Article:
SUMMARIES WITH TRIAL ANALYSIS
This matter was the one heard contemporaneously to a second as- bestos trial. That case, Dummitt vs. A.W. Chesterton (190459- 2010), resulted in a $32 million plaintiff verdict on a product liabil- ity action as reported above. Plaintiff’s counsel in both cases was
Belluck & Fox. As previously noted, no punitive damages were sought in either matter due to an order in New York law which has indefinitely deferred all asbestos verdicts containing punitive damages.
$9,185,000 VERDICT – MOTOR VEHICLE NEGLIGENCE – AUTO/BICYCLE COLLISION – CAB DRIVER OPENS PARKED CAB DOOR INTO PLAINTIFF BICYCLIST AND KNOCKS HIM TO GROUND – LOW RIDING BUS THEN STRIKES AND DRAGS PLAINTIFF WITH LEG CAUGHT IN TIRE – PLAINTIFF REQUIRES EXTRICATION BY FIREFIGHTERS – SEVERE DEGLOVING INJURY TO LEG AND TESTICLE – SKIN GRAFT SURGERIES – FRIABLE SKIN.
New York County, NY
The plaintiff bicyclist, 39 years old at the time of the accident, contended that the defendant cab driver negligently failed to make observations before opening the driver’s side door of his parked cab on the traffic side into plaintiff, knocking the plaintiff to the roadway. The plaintiff also contended that the defendant driver of a low riding hybrid bus, who also failed to make observations, went over him and his bike causing his leg to be jammed up against the tire of the bus. The plaintiff contended that despite the fact that the plaintiff’s companion ran alongside the bus shouting, the bus continued moving while the plaintiff’s leg was pinned by the tire and his torso under the bus. The plaintiff sought damages for his resultant skin graft surgeries and delicate friable skin condition thereafter.
At trial, the plaintiff maintained that as he riding his bike on the east side of 10th Avenue, the cab driver who was parked on the east side of the avenue, opened his driver door on the traffic side into him knocking him off his bike to the ground in violation of a New York City regulation. The plaintiff contended that the defendant bus driver negligently failed to keep the plaintiff in his view and traveled too close to the parking line and the plaintiff. The bus went over the plaintiff, trapping him under the bus, pinned by the front right wheel.
The plaintiff maintained that although his companion ran alongside the bus yelling for the driver to stop and pounded on the window by the front doors, the bus driver failed to realize that the plaintiff was being pushed by the wheel of the bus, continuing for ap- proximately one-third of a block. The plaintiff con- tended that finally, the waving of arms and shouting of others in front of him caused the driver of the bus to stop. The plaintiff was extricated by FDNY who had to jack up the bus and the plaintiff was then taken to the hospital.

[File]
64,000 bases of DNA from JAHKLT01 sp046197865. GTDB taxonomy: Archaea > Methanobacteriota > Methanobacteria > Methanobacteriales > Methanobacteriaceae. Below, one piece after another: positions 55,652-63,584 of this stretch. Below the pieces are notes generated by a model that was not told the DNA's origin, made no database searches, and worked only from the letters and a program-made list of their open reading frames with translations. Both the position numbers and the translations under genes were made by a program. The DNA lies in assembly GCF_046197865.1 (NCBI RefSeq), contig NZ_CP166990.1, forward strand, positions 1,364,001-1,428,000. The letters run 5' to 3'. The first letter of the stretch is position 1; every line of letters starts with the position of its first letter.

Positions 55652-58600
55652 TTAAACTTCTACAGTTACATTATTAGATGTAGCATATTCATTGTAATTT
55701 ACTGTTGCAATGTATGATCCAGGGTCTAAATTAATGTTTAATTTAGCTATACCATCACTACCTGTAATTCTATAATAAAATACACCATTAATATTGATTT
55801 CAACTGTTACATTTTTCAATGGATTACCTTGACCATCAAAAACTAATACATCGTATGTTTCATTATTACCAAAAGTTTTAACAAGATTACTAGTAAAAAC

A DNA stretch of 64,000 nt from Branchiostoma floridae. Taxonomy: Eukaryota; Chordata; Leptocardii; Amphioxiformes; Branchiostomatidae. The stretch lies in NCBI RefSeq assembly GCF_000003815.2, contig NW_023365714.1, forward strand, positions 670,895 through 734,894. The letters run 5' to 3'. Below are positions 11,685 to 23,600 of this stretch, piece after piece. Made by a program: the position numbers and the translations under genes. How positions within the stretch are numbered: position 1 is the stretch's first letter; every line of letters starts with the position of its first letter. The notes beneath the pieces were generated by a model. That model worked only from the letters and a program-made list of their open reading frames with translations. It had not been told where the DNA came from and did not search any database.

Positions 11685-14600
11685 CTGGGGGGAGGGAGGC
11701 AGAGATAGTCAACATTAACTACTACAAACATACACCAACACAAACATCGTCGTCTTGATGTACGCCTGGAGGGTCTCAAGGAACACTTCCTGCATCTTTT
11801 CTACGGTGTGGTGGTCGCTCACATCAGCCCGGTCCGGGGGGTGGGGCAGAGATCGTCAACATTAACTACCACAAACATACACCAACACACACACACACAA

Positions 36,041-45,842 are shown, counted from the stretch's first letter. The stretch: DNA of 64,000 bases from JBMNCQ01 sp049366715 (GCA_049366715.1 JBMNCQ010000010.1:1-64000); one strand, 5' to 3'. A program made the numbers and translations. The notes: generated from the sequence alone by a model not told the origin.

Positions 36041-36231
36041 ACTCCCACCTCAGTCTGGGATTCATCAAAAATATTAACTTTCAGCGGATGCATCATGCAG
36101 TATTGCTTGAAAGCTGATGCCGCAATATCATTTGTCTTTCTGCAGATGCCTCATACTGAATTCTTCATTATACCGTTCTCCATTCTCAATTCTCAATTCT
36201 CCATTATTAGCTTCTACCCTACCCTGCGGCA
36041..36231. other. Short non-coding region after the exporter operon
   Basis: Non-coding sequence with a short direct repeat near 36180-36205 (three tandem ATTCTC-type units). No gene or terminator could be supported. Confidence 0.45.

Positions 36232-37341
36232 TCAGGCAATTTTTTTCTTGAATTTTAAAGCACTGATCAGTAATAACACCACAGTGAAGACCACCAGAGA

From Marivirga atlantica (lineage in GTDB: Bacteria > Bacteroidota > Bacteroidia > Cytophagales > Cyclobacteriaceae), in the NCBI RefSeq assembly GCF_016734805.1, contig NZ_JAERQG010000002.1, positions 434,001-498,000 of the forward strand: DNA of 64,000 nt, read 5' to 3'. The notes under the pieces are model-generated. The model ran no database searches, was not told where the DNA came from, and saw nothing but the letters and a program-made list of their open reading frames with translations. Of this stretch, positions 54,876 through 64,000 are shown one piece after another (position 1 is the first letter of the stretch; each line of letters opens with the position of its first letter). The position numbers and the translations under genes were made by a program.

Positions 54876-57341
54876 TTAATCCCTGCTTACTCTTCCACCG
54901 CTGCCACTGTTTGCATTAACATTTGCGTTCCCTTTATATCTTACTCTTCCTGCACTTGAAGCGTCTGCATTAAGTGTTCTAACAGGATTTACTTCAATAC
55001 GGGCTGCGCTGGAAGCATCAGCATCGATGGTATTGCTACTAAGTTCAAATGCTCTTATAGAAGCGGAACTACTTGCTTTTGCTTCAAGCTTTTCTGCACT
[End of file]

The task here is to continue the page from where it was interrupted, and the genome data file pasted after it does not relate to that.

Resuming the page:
The defendant cab driver denied opening the cab door into the plaintiff and maintained that the plaintiff fell on his own. The plaintiff countered that eyewitness testimony supported the plaintiff’s position. The cab driver also contended that the bus driver caused the
injuries to the plaintiff. The bus driver contended that he was concentrating on the traffic to his left and that he was not negligent because he was in his lane. The bus driver also contended that it was not foreseeable that the bicyclist would fall or be hit by the cab’s door and caused to fall close to the line dividing the traffic from the parking lane. The bus driver further main- tained that the plaintiff’s injuries were caused entirely by the negligence of the cab driver.
The plaintiff maintained that he suffered extensive degloving injuries of the left leg from knee to his hip and of his left testicle. The plaintiff also sustained frac- tures of his pelvis and right ankle. The plaintiff was an in-patient from the time of the June 19, 2006 incident until August 3, 2006. He underwent some five surger- ies, including extensive repair of his leg and testicle and large skin grafting procedure. He also underwent intensive physical and occupational therapy in the hospital to relearn how to walk and perform activities of daily living. The plaintiff required visiting nurse ser- vices at home for dressing changes and continued physical therapy at home followed by ambulatory care at the hospital for treatment by dermatologists, orthopedists and plastic surgeons for two years.
The plaintiff contended that the extensive leg scar- ring, disfigurement, abnormal skin condition and lack of sensation are permanent. The plaintiff also main- tained that he permanently suffers some difficulty with urination because of scar tissue pulling on the testi- cle. The plaintiff also related that because of the loss of fat on the affected portion of the leg, the skin is di- rectly on muscle and does not slide. The plaintiff con- tended that the loss of this fat cushion and the nature of the grafted skin have caused his skin to become very friable and subject to cracking and bleeding. The plaintiff maintained that he will permanently be subject to such injuries, and although he attempts to engage in some of his prior activities, he will perma- nently be precluded from jogging and biking which he greatly enjoyed. The plaintiff also contended that he will permanently be required to avoid exposing the leg to sunlight.
The jury found the bus driver 70% negligent, the cab driver 30% negligent and declined to assess any comparative negligence against the plaintiff. They
Volume 28, Issue 9, September 2011